with men who have violated her, be it verbally, physically, or mentally.
However, Khazzoom doesn't believe that physical violence and self defense
are the only means of combatting sexism, nor does she believe that those
methods alone will rid the earth of patriarchy and violence against women.
She also offers other things women can do to empower ourselves and connect
with each other: discussion groups, group art projects/endevours, research,
writing, self defense classes, underground railways for women escaping
abuse or escaping the law after fighting back, etc. Warning: there's
one part where she thinks it's empowering for a group of Israeli women
to almost get into a street brawl with some Palestinian folks and she thinks
it's great when they yell something along the lines of, "Get away from
here! This is not Allah's land, this is [Jewish god's] land!" I
couldn't find the exact quote.
"Real Feminists Don't Get Raped and Other Fairy Tales" by t-bone
kneegrabber -- kneegrabber begins her article with a fictional,
yet all-too-familiar, story about a woman who becomes ostracized by
her anarchist community because she confronted an anarchist man who
raped her. kneegrabber then goes on to describe common reactions
to accusations of violence (perpetrated by anarchist men) against women,
and explains why many of them are flawed or downright messed up, counterproductive,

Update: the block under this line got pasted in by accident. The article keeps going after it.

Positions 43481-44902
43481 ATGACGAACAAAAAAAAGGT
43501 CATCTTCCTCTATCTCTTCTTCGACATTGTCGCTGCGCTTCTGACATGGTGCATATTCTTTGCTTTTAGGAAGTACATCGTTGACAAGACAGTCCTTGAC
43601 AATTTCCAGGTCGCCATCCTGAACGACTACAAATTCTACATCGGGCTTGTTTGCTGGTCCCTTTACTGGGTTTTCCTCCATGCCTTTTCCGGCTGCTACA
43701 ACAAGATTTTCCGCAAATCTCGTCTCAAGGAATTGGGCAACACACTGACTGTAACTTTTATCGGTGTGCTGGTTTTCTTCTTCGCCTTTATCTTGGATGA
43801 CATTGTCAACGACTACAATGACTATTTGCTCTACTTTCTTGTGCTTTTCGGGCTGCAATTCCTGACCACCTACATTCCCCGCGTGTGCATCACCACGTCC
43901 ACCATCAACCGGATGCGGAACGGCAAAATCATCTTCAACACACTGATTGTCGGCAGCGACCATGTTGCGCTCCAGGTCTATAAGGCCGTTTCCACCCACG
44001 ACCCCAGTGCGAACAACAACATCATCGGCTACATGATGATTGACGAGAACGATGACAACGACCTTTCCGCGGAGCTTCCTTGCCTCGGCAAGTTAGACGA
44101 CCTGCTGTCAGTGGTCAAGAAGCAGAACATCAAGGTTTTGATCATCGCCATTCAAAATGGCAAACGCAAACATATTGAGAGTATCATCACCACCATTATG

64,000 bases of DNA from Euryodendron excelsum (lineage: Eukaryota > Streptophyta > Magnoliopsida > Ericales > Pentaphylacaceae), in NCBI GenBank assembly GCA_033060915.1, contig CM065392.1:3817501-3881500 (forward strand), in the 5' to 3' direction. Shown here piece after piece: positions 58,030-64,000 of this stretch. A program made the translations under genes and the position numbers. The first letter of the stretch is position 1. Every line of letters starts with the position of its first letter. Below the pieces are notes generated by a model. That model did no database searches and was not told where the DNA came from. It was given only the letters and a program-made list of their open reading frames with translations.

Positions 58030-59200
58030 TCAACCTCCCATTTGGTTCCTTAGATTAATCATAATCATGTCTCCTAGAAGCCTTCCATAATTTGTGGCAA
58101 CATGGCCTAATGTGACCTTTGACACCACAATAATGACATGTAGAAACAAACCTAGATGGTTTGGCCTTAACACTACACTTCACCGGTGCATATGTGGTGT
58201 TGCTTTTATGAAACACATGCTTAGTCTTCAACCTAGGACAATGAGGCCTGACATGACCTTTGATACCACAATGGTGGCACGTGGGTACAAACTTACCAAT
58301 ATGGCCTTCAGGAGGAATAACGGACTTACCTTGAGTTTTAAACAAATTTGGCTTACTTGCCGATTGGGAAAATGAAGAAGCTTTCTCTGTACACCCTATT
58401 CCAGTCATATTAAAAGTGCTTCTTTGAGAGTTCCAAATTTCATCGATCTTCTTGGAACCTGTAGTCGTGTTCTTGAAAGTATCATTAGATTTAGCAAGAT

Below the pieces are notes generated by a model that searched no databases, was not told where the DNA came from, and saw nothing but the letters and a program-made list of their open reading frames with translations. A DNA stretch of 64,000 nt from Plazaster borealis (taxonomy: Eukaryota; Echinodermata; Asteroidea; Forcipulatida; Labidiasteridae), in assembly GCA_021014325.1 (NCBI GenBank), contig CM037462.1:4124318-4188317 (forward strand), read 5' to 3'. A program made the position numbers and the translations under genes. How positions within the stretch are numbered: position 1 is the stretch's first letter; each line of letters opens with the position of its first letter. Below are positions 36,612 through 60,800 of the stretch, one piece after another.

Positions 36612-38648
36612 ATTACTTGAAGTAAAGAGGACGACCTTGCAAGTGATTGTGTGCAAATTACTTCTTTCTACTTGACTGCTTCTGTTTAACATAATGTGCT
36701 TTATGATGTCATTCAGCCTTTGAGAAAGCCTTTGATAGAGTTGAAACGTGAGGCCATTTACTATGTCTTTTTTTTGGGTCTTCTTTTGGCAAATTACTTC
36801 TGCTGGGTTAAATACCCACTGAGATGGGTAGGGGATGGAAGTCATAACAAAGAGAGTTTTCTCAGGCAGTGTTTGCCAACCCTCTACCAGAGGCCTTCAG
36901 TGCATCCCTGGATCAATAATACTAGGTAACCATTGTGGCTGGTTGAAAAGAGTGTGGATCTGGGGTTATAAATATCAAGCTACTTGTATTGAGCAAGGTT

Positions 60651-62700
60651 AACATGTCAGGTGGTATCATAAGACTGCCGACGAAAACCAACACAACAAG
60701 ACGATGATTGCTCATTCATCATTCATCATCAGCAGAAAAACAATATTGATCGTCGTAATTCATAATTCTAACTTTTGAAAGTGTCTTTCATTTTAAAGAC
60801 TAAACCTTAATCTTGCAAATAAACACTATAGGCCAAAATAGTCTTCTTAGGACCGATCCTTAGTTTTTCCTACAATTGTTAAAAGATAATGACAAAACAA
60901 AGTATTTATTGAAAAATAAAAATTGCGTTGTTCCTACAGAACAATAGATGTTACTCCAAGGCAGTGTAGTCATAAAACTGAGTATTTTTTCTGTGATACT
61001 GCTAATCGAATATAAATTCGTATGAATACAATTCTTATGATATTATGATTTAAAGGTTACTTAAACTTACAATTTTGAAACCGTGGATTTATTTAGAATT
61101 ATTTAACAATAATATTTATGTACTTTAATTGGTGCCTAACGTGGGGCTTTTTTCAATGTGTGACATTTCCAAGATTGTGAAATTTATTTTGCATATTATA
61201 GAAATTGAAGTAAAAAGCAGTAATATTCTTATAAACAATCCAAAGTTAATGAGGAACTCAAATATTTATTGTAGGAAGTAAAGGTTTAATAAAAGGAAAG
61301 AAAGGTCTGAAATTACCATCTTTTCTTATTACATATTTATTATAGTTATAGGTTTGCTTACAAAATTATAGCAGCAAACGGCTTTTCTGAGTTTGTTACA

and hurtful. She then describes her proposal for a skeleton structure
of steps to deal with violent/abusive activists. This article was
printed in The Defenestrator
, Clamor Magazine
, and Onward Anarchist
Newspaper . None of them have her article online. I'll
ask around and see any of those publications plan on putting it online,
and if not, well, I'll do it myself.
"Prioritizing Kids in the Anarchist Community" by amberraekelly
-- This an article by an anarchist
mom. She talks about being a parent in an anarchist community --
what it's like, what she hates, what she wants and needs from her community
to be a good parent to her daughter.
Cunt by Inga Muscio -- I love this book! It
gets a little upsetting at times, but the overwhelming majority of the
book is guarunteed to uplift your cunt! It's all about getting
to know your cunt and what it does, loving your cunt, taking care of your
cunt, and protecting your cunt from illness and mean people. I have
a huge crush on Inga Muscio and her cunt.
Anarchism: The relationship between “anarchist culture” and anarchism